Those who remember the events that transpired after the UK General Election of 2010, and specifically the negotiations involving the formation of the Conservative-Liberal Democrat Alliance that formed the government for the next five years, might have been surprised by the announcement that Prime Minister Theresa May was seeking an early election. Such people will remember that one of the major parts of the alliance was the agreement on fixed-term parliaments which would last for five years. This was a policy that had been advocated by Liberal Democrats for many years because they opposed what they saw as manipulation of the electoral system for purely party political ends. To that end the Parliament Act of 2011 was passed, bringing the fixed terms into effect. If this is the case then how could Theresa May call for and achieve an early election? Surely she would have to wait until 2020 for the next UK General Election, as specified by the Act.
There was proviso built into the 2011 Act, however, which provided for the possibility of an early election if this was voted for by a so-called super majority in the House of Commons, this being defined as a two-thirds majority. Could Mrs May be sure of achieving such a majority when her lead in Parliament over the Labour and other opposition parties was a mere seventeen members? In fact in the event, the vote on the 19th April saw the proposal pass comfortably with 522 voting in favour of 2017 UK General Election and only 13 against. The fact that the vast majority of Labour, Liberal Democrat and other opposition members voted in favour of an early election may seem strange when we consider that opinion polls were consistently giving the Conservative government a double figure lead over the Labour Party, and that if the vote matches the polls then the result could a Conservative majority the like of which has not been seen in British politics since the early 1930s. However, we should perhaps not be too cynical here and consider that many matters of great import to the UK can be debated and a firm national policy decided on by a vote in the UK General Election of 2017.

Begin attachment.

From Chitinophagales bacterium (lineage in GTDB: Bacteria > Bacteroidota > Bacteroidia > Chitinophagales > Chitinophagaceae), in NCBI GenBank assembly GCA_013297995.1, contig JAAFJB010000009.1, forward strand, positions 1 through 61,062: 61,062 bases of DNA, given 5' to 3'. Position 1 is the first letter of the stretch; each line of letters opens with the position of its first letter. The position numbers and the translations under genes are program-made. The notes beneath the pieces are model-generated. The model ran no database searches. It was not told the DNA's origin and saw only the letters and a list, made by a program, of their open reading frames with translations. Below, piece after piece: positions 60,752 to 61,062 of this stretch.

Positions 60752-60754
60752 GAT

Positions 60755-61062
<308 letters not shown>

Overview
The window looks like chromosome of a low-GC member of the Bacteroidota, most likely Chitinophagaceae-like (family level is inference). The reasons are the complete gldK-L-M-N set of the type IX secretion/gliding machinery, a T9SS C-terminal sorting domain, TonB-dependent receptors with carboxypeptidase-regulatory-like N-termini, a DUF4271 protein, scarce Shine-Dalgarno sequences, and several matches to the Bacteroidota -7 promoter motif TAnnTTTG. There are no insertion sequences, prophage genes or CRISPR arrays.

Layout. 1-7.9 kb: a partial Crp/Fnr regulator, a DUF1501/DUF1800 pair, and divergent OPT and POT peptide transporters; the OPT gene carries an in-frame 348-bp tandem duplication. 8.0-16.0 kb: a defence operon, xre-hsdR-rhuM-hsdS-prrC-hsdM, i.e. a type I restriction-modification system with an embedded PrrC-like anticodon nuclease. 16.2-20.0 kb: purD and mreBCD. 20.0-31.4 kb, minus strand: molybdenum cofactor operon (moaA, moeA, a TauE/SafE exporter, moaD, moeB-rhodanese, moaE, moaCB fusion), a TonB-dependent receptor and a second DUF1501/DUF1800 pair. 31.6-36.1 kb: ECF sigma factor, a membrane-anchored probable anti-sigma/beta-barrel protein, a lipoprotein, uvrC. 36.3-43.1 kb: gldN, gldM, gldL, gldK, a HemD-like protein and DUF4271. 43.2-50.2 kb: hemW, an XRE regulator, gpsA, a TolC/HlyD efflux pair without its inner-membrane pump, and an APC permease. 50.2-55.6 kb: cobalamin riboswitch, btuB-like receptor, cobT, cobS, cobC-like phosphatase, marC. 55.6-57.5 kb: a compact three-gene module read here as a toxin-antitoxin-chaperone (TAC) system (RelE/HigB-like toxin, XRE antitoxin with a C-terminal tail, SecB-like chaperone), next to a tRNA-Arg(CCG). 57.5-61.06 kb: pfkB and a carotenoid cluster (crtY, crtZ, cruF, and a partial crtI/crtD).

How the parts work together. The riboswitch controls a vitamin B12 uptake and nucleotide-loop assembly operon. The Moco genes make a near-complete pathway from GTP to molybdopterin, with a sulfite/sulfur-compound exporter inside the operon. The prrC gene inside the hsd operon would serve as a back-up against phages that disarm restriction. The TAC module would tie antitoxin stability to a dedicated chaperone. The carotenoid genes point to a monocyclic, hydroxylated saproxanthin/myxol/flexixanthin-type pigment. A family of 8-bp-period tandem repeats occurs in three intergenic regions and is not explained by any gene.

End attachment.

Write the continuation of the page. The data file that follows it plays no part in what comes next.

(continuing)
The principal question that will be addressed in the 2017 UK General Election is the matter of the Brexit negotiations and how these should be handled. It was the need for a strong leadership at such a time which moved Prime Minister May away from her earlier opposition to an early election. In fact when we remember that Mrs May herself, as a member of then Prime Minister David Cameron’s government was an opponent of Brexit, then it could be suggested that a UK General Election in 2017 is a necessary step to gain a mandate to deal with the Brexit negotiations in a way that is consistent with the Conservative view of the UK’s best interests. In the same way, the opposition parties, especially the Labour party will wish to gain a platform for their own views on the future’s country in relation to Europe.